1.4 Statement of Problem

The pursuit of drama to achieve its main aim or serving as a mirror to the society has been greatly hampered within the last decades as a result of decline in the practice of dramatic performance.

When the federal government mooted the idea of giving away the national theatre in 2007, it was a reflection not just of the decay of that architectural master piece but also of the decline of the stage drama in Nigeria.

Ahmed Yerima,(2007ː12) blames the decline on stage drama on the emergence of video and the huge sums involved in putting up plays these days. Venue, costume, and publicity cost much. He also cites poor remuneration for stage actors as well as their low social status in the society as other reasons for the decline.

Femi Osofisan,(2007ː23) theatre producer and director is also of the opinion that live dramatic performance before live audience are in dire straits. “ it has lost its appeal and is rapidly on the wane”. Also among the many problems which had hindered drama from mirroring the society and reaching out to the audiences are:

1. Poor theatre going attitude on the part of the people or audience.

2. Lack of government sponsorship.

3. Low patronage of the theatre.

4. Poor publicity of dramatic performance.

5. Mass apathy towards the importance of drama and theatre.

1.5 Purpose of the Study

This research or study is embarked upon with the following objectives:

i. To study the effects of drama in the society.

ii. To examine the uses of drama in highlighting happenings in our society.

iii. To assess the place of drama in shaping of the future of the society.

iv. To suggest or recommend ways of improving drama performance in the society.

1.6 Significance of the Study

The major goal of this research is to bring to lime light the importance of drama as a mirror of the society. It is believed that this work would go a long way in educating the public especially students on the importance of drama in the society and how drama could be used to mirror the society. Drama provide platform for assessing the positive sides of events in society which could be preserved and the negative aspects of the society which ought to be discarded.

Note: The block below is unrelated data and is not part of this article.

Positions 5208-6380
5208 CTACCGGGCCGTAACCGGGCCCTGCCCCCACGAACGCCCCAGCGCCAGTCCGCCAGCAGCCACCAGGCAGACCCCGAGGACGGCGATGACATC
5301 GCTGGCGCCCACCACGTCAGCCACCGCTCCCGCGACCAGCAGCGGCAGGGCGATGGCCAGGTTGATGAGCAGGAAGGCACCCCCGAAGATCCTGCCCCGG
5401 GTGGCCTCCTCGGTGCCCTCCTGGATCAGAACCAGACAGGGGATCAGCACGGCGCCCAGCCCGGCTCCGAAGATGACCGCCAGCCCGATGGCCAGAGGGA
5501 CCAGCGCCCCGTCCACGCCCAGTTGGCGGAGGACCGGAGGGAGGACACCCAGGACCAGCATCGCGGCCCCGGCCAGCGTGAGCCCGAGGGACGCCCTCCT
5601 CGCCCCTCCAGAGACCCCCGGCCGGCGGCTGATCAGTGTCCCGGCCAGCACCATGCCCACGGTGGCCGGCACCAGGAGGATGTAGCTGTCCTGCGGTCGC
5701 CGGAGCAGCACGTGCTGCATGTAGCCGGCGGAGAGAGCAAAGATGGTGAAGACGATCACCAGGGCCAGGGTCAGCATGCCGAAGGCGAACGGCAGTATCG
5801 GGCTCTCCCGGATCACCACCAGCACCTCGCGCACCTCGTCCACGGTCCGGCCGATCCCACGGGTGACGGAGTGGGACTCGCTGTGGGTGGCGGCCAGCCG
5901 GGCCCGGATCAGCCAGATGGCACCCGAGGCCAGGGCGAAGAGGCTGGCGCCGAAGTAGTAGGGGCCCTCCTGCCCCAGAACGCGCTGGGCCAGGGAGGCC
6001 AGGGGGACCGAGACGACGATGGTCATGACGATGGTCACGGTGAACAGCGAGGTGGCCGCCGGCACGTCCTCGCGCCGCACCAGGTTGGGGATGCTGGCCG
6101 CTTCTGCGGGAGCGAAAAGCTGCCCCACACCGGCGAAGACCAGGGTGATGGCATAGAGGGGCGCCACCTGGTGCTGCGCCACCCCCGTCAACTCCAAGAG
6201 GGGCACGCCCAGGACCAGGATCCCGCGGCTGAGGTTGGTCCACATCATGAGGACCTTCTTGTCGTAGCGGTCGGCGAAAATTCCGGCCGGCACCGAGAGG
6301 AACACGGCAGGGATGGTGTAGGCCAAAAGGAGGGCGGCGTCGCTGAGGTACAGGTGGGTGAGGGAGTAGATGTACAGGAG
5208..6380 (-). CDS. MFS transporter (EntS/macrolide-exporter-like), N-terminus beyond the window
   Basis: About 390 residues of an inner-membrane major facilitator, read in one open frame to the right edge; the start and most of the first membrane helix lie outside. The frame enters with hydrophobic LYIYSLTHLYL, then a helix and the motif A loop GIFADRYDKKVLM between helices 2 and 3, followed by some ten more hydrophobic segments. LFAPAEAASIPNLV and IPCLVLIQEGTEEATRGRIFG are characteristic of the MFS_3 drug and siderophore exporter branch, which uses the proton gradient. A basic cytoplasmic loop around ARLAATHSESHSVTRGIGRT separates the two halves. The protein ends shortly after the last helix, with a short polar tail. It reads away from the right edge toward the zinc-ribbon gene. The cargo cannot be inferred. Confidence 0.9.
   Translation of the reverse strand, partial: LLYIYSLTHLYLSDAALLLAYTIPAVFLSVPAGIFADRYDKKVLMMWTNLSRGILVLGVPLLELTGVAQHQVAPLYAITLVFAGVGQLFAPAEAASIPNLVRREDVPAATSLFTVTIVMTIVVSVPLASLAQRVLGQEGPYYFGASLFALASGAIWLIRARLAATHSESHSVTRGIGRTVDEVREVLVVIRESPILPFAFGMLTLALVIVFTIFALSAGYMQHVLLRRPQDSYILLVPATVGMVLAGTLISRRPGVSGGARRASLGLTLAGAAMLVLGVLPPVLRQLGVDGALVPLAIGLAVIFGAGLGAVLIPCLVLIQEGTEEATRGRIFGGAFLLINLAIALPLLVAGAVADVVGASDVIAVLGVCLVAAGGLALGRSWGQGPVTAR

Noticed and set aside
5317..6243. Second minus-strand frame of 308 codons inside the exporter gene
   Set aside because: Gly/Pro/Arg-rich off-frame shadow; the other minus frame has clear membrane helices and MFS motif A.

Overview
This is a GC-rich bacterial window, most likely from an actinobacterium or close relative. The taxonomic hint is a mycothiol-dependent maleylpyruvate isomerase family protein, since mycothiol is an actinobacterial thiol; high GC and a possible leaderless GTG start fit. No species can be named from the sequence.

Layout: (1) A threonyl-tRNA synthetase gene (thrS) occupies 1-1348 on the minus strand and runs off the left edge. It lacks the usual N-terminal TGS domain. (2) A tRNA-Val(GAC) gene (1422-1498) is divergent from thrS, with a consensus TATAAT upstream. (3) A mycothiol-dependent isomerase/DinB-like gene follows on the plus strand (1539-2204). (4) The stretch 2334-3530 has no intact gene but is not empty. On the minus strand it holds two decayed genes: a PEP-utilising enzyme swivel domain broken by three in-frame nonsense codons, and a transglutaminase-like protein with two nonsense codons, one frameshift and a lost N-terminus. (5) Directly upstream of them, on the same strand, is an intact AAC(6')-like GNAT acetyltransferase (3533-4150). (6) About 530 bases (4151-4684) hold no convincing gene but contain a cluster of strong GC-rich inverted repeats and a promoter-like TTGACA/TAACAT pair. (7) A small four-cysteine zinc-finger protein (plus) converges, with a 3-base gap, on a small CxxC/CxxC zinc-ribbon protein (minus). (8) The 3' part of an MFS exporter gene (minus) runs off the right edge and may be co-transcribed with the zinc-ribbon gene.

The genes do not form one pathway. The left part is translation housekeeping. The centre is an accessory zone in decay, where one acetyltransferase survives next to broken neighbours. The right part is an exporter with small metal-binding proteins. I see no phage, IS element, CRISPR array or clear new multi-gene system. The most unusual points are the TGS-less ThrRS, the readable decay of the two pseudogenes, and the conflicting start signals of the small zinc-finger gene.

1.7 Scope of the Study

The issue of drama is already a global concern. Right from the 5th century B.C to date, a lot of writings have been done on the issue of drama. So many scholars both the ancient and the modern scholars have written a lot of books, and journals on drama.

Drama have also been elaborately discussed in Mass media, such as in the print media and in the electronic media. Efforts will be made to focus on highlighting the themes of drama in mirroring the society and in educating the populace.
This work also tries to examine the origin of the drama, its overall importance or significance to man and his society, and the use of drama as a tool for social change. In other to effectively analyze this topic and to bring out a convincing argument that drama is indeed a mirror of the society, an indept analysis will be carried out on the play of these notable Nigeria play writers Nwabueze’s A Parliament Of Vultures and Igiligi’s War Without End.

1.8 Research Methodology

For a clear and competent analysis of the texts for this research it will be appropriated to adopt the sociological theory. Sociological theory will enable sufficient analysis of drama and its impacts on the society, societal norms, and belief system.

1.9 Theoretical Framework
The theoretical framework is the structure that can hold or support a theory of a research study. The theoretical framework used in this research is sociological theory. Sociological theory is statement of how and why particular facts about the social world are related. They range in scope from concise descriptions of a single social process to paradigms for analysis and interpretations. It explains aspects of the social world and enables prediction about future events.